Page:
1. __forceinline on the first two inlines them correctly, but not the third which is just declared plain inline. This is inline-report1.txt
  2. *Adding* __forceinline on the third un-inlines operator=. This is inline-report2.txt.
  3. Declaring the second and third plain inline but setting #pragma forceinline recursive on the call to _bz_evaluate in operator= results in _bz_evaluate inlined but not evaluateWithStackTraversal. This is inline-report3.txt. In this case, there are also several un-inlined calls deeper in the call stack, which are even more important to inline, so it's not just a single anomalous case.
  4. Using compilation option -inline-forceinline on situation 1 results in a completely inlined evaluation with no remaining calls. This is inline-report4.txt.

Just so you can find them, the complete signature of these three functions are:_ZN5blitz5ArrayIdLi1EEaSINS_13_bz_ArrayExprINS_21_bz_ArrayExprBinaryOpINS3_INS4_INS3_INS_17FastArrayIteratorIdLi1EEEEES7_NS_8MultiplyIddEEEEEESB_NS_3AddIddEEEEEEEERS1_RKNS_6ETBaseIT_EE_ZN5blitz12_bz_evaluateINS_5ArrayIdLi1EEENS_13_bz_ArrayExprINS_21_bz_ArrayExprBinaryOpINS3_INS4_INS3_INS_17FastArrayIteratorIdLi1EEEEES7_NS_8MultiplyIddEEEEEESB_NS_3AddIddEEEEEENS_10_bz_updateIddEEEEvRT_T0_T1__ZN5blitz13_bz_evaluatorILi1EE26evaluateWithStackTraversalINS_5ArrayIdLi1EEENS_13_bz_ArrayExprINS_21_bz_ArrayExprBinaryOpINS5_INS6_INS5_INS_17FastArrayIteratorIdLi1EEEEES9_NS_8MultiplyIddEEEEEESD_NS_3AddIddEEEEEENS_10_bz_updateIddEEEEvRT_T0_T1_Regards,/Patrik


Downloadapplication/octet-stream inline_reports.tar.bz2103.35 KB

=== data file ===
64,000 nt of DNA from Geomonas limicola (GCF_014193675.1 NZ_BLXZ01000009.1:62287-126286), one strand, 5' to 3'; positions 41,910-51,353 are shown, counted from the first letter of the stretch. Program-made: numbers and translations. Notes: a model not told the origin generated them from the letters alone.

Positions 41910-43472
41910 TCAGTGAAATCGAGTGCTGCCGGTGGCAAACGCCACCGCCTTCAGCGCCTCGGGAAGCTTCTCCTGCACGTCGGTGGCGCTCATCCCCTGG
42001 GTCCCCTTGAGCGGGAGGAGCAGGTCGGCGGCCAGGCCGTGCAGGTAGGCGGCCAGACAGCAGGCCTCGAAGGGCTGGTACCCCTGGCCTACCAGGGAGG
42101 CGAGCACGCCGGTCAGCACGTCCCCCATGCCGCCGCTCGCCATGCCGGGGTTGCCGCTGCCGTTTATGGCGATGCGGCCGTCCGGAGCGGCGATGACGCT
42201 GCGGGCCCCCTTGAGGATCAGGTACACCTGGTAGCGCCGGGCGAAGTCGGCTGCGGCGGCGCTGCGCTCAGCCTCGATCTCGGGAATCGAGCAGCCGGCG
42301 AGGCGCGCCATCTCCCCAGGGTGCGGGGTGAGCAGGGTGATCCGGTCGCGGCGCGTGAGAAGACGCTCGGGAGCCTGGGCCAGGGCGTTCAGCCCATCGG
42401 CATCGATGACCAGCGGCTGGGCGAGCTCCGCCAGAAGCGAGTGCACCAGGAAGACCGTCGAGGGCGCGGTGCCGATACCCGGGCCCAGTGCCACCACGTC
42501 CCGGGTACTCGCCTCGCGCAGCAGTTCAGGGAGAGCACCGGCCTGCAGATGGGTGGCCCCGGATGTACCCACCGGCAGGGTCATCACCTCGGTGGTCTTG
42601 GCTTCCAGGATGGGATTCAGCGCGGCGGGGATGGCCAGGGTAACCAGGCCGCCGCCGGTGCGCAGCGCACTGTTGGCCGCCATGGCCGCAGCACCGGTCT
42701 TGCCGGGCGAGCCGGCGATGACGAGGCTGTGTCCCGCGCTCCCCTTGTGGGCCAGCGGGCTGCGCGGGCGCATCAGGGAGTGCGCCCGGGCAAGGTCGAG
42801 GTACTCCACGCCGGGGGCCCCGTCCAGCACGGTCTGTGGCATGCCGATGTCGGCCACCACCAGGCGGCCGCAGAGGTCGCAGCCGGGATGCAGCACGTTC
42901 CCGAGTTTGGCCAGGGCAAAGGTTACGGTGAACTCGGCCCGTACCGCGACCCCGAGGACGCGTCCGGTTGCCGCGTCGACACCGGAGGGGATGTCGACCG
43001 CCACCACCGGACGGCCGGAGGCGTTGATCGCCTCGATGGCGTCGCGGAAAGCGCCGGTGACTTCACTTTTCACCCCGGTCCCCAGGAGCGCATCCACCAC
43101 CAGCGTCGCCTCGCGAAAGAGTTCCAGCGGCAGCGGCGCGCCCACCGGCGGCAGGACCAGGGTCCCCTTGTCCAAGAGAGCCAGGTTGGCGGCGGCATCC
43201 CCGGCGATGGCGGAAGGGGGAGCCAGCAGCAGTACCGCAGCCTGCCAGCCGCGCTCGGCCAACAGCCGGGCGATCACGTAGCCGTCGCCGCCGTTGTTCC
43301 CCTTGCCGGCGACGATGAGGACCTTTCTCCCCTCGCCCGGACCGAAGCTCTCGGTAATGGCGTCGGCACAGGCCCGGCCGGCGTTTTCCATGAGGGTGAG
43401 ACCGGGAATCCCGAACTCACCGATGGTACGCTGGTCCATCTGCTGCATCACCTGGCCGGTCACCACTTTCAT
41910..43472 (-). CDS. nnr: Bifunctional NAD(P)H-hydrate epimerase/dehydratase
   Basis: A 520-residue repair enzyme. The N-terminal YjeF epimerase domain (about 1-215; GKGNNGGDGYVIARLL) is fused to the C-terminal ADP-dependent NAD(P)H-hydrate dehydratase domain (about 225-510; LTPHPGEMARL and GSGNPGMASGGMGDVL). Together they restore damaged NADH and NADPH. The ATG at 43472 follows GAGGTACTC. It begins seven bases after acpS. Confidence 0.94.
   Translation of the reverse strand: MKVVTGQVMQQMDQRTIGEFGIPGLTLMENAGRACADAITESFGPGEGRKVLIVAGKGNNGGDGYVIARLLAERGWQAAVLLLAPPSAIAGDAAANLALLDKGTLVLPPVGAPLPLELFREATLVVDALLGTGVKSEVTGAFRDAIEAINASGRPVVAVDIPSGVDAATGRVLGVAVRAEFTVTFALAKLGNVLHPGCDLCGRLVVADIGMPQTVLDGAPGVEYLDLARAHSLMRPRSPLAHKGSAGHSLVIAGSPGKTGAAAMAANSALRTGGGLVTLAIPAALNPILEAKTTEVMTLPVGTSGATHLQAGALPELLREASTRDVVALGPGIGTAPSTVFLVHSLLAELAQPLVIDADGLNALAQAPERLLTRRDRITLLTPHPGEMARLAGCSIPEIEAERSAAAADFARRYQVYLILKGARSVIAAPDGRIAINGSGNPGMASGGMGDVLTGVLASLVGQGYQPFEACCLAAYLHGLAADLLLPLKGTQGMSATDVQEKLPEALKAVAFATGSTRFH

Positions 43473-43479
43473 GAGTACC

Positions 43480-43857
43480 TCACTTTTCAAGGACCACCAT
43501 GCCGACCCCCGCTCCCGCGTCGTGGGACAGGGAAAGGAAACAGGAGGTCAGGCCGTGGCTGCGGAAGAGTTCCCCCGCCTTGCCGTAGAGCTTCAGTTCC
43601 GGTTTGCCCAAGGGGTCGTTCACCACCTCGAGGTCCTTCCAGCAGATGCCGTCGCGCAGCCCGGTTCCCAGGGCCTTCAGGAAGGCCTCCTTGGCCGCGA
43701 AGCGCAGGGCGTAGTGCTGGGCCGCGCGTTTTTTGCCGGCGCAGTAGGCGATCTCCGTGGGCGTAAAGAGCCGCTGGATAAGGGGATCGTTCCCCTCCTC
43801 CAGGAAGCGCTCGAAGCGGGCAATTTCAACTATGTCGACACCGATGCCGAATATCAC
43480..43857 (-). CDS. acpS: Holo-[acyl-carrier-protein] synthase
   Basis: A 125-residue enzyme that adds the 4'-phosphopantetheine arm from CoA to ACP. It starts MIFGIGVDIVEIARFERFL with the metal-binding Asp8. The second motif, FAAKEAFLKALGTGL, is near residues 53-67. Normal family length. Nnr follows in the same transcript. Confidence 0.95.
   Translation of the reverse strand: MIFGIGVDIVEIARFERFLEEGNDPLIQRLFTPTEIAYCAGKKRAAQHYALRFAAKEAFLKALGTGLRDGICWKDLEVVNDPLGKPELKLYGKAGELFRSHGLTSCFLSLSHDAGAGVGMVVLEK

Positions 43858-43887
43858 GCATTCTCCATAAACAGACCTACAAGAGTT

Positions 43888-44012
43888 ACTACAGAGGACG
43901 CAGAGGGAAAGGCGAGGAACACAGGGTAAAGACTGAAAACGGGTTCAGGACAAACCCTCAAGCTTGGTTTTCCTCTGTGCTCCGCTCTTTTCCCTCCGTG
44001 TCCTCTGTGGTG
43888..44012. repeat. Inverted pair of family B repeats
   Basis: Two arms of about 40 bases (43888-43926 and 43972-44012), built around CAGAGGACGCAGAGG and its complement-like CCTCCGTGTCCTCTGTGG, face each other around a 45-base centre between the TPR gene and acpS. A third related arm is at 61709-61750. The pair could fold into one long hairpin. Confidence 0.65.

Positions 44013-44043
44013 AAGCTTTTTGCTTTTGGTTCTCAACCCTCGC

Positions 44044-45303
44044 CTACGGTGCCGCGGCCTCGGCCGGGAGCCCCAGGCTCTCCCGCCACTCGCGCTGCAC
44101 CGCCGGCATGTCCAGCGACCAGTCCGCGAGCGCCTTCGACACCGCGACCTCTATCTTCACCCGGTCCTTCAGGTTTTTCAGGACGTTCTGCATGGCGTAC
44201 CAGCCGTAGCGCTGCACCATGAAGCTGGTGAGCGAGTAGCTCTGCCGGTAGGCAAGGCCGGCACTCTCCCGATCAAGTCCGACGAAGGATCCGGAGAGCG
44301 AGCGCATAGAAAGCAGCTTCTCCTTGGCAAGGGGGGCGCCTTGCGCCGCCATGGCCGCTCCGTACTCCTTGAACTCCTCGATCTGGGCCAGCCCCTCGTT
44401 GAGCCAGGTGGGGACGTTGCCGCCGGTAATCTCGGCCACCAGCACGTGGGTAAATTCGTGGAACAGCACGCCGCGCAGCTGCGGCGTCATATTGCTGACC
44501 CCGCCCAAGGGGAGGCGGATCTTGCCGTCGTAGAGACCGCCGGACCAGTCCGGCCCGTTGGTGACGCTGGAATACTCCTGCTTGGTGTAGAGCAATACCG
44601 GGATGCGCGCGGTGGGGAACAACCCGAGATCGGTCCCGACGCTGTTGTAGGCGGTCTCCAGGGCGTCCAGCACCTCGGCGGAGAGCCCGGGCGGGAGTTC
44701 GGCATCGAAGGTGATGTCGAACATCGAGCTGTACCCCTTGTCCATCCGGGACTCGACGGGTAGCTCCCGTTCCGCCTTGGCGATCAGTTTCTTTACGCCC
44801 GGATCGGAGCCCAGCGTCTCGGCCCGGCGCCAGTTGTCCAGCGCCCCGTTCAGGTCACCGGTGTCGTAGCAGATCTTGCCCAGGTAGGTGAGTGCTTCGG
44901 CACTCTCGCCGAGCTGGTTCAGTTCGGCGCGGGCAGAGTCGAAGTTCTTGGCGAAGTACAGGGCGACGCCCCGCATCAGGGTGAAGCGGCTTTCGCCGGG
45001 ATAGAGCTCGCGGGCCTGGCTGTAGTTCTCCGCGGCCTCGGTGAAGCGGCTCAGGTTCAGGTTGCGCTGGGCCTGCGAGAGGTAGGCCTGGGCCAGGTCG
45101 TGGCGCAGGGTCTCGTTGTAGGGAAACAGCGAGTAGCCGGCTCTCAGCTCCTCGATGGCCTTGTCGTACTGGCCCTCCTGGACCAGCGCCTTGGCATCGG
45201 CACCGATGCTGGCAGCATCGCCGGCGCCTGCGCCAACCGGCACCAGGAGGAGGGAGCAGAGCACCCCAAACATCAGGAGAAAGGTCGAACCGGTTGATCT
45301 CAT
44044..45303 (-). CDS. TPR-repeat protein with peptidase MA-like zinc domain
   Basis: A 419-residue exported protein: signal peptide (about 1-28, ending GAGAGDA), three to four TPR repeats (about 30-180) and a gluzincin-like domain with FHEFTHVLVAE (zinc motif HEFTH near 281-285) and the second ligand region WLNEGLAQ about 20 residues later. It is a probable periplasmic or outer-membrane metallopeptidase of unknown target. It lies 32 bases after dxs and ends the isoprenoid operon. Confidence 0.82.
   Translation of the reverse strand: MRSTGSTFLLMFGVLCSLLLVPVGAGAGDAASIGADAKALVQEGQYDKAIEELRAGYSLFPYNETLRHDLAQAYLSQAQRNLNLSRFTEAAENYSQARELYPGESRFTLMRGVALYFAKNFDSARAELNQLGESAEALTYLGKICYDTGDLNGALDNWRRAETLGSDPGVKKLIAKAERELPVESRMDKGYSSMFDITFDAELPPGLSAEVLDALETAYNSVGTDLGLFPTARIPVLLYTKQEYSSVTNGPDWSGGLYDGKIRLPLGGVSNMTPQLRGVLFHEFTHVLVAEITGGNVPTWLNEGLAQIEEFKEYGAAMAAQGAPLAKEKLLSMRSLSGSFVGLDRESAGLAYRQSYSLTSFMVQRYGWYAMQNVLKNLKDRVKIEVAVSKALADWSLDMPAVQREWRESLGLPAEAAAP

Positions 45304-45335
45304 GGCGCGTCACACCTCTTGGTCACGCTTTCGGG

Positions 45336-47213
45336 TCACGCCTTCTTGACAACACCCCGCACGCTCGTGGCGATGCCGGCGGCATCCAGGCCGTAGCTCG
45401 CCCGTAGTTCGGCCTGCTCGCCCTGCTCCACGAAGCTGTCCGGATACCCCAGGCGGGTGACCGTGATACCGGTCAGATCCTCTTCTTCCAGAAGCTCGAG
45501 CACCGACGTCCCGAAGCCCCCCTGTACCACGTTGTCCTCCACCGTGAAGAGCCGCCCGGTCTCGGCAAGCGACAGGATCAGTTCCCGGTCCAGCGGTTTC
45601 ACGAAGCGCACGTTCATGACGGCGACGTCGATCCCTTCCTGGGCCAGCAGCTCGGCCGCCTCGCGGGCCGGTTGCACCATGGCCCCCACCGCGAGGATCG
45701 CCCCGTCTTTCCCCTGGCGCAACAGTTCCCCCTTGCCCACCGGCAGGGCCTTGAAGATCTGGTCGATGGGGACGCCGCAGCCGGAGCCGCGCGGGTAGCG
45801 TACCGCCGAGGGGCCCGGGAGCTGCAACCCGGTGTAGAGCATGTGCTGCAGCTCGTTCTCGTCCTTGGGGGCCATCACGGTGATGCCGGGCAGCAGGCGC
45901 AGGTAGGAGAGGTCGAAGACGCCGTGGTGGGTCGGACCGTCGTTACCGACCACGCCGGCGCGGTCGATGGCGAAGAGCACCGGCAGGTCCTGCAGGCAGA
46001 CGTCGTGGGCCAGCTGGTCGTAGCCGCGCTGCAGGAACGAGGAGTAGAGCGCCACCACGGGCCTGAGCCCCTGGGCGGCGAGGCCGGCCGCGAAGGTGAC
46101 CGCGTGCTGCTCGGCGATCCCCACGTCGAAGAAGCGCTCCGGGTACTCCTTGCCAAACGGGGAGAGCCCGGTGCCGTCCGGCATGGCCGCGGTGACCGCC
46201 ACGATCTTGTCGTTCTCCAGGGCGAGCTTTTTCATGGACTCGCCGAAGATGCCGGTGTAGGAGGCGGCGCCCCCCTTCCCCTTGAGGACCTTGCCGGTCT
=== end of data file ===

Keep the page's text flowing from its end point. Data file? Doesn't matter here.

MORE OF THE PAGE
I'll let Dale and Greeshma handle this further, but I wanted to just add for clarification that #pragma forceinline recursive was only introduced in the 12.0 / C++ Composer XE 2011 compiler, so 11.1 would not recognize it regardless.

Ok, well that's good to know. And yes, the above files were generated by 11.1. I'm surprised it doesn't warn about unrecognized pragma, but now that I tried it, I can write pragma whatever and it doesn't complain, even on -Wall.

I'm not sure what the problem is here, Patrik. If I compile a simple file with that pragma with 11.1, I get:

[hello]$ icpc -c hello.cpp

hello.cpp(15): warning #161: unrecognized #pragma

#pragma forceinline recursive


That's odd. Do you have access to a 12.0 compiler to try?Dale

Hi Dale,I do have access to 12.0.3, and I can try to replicate the test with that.However, I'm having more serious issues. 12.0 seems to take a lot longer to compile, to the point of effectively failing to compile some of the more complicated examples of this template machinery. With 11.1.046, the more complicated example takes 30s to compile. With 12.0.3, I killed the compilation after 18 hours, as it still hadn't completed. Are there some known issues with 12.0 and heavy template use? There are no messages whatsoever from the compiler (and while it was using 33gb of memory, the machine has plenty so it was not swapping.)

Leave a Comment

Please sign in to add a comment. Not a member? Join today